World Communion Sunday

This coming Sunday is World Communion Sunday, when we celebrate communion with Christian brothers and sisters around the globe. The lectionary is being a little difficult.

Wedged in between two passages on vineyards is Philippians 3:4b-14, which I thought I'd be preaching on. Paul declares that 'Christ has made me his own.' 'Made me his own,' more appropriately, can be translated 'seized' or 'captured.' The KJV says 'apprehended.' For Paul, Christ initiated a new relationship, a new way of being for him. Paul didn't start it, Christ did. Chalk up a point for the Calvinists. Heh.

Anyway, how this can be related to World Communion is less clear. Certainly there are Christians around the world who have experienced such a conversion, Christ seizing them somehow, Christ compelling them in a non-exorcism sense to live in a new way. That can happen at the table as we fellowship with one another. Even moreso, it can happen as we partake with brothers and sisters from around the world. We partake with a Mexican Christian from the Texas border, view her wooden shack, and are seized to support her. An Israeli Christian and a Palestinian Christian turn to one another and are seized to work together for peace. An inner city St. Louisian partakes with a suburbanite from Beverly Hills and the two are seized to new relationship to understand, appreciate, and love one another. Christ seizes us to make the goal our own, to follow him, to take part in the great drama of human existence and seek the kingdom in corners of the world strange and different from our own.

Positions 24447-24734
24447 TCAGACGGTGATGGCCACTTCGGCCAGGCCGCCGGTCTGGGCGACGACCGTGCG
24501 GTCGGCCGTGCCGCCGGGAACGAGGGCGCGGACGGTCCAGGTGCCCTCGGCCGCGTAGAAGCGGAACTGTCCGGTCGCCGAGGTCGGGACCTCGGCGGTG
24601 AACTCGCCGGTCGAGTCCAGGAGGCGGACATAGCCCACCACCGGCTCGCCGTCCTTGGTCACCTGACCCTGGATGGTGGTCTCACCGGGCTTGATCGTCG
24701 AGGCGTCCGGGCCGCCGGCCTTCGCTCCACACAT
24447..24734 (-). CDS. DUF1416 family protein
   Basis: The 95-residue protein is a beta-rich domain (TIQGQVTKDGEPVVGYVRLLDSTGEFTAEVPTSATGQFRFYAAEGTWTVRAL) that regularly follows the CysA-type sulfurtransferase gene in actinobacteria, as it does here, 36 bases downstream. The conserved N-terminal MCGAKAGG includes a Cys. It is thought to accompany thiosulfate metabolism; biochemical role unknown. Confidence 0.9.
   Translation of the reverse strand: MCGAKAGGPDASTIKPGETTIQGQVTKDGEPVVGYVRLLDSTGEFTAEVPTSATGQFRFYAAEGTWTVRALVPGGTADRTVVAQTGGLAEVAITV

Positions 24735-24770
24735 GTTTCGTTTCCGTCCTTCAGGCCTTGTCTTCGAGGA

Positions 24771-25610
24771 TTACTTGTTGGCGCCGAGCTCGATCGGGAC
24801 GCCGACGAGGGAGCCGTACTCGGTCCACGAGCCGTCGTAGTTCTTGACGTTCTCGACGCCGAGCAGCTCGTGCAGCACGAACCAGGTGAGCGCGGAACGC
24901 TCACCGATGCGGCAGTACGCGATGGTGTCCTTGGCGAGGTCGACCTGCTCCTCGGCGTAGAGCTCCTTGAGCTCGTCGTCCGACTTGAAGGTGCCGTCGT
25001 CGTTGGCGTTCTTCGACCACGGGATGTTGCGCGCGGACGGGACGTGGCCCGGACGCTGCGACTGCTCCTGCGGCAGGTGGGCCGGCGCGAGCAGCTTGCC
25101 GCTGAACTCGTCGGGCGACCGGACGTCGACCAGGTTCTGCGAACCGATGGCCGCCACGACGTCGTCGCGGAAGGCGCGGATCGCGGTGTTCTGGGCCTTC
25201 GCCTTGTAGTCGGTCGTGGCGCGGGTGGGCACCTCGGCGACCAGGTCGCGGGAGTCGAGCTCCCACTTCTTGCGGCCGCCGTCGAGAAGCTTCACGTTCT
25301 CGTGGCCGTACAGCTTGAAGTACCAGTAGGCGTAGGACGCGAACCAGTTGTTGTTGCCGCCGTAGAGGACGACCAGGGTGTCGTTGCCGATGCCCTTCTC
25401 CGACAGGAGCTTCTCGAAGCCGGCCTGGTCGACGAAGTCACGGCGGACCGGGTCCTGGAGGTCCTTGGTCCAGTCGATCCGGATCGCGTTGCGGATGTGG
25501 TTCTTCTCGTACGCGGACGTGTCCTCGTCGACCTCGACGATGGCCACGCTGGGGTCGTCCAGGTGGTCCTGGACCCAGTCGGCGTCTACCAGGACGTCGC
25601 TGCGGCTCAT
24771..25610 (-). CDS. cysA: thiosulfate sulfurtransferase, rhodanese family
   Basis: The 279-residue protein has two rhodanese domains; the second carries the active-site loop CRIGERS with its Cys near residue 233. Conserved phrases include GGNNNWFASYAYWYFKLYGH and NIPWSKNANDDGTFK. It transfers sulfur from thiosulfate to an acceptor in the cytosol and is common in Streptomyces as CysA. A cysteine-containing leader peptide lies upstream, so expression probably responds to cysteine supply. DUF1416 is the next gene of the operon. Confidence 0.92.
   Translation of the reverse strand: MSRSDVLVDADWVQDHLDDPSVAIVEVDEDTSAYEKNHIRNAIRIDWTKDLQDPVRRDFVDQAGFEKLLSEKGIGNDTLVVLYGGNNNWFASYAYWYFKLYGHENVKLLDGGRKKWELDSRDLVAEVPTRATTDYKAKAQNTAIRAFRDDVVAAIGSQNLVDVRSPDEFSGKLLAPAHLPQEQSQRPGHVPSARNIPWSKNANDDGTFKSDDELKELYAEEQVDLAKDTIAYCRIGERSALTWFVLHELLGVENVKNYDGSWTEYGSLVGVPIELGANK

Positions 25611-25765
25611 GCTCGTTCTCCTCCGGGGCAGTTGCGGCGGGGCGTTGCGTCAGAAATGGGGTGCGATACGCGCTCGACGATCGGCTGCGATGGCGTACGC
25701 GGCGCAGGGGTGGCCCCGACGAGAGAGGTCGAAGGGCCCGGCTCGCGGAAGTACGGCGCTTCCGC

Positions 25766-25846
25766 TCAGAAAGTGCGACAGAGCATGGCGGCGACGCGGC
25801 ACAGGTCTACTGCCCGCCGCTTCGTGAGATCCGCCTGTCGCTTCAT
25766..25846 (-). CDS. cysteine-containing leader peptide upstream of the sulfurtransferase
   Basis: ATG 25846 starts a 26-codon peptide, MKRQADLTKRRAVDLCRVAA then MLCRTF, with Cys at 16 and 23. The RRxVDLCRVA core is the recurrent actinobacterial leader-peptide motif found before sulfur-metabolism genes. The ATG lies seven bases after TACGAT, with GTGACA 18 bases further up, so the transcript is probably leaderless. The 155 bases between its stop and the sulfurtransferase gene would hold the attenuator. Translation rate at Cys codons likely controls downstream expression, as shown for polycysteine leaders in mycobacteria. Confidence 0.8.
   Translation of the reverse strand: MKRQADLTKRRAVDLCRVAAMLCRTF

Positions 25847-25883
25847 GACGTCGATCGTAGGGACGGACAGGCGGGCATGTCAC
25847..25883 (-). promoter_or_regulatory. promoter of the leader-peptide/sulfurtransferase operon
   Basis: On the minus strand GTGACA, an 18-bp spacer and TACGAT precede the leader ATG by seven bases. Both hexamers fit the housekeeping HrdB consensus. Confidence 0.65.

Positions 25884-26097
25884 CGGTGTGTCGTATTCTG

All right, something's percolating now.

2 comments:

Lorna said...

err I don't drink coffee! can I still pop my head round.

Our local chuch only has communion one Sunday a month (sigh) and it happened to be this Sunday. It was also the family worship service - which actually is the little kids (3-8s) service in the main. It's 100% directed at them.

I was skeptical beforehand but I was so blessed. Thank you God :)

Jeff said...

Welcome Lorna. Of course you can stick around.

We have communion one Sunday a month as well. Invariably, it always becomes the focal point of the sermon. That's not a bad thing though, I suppose.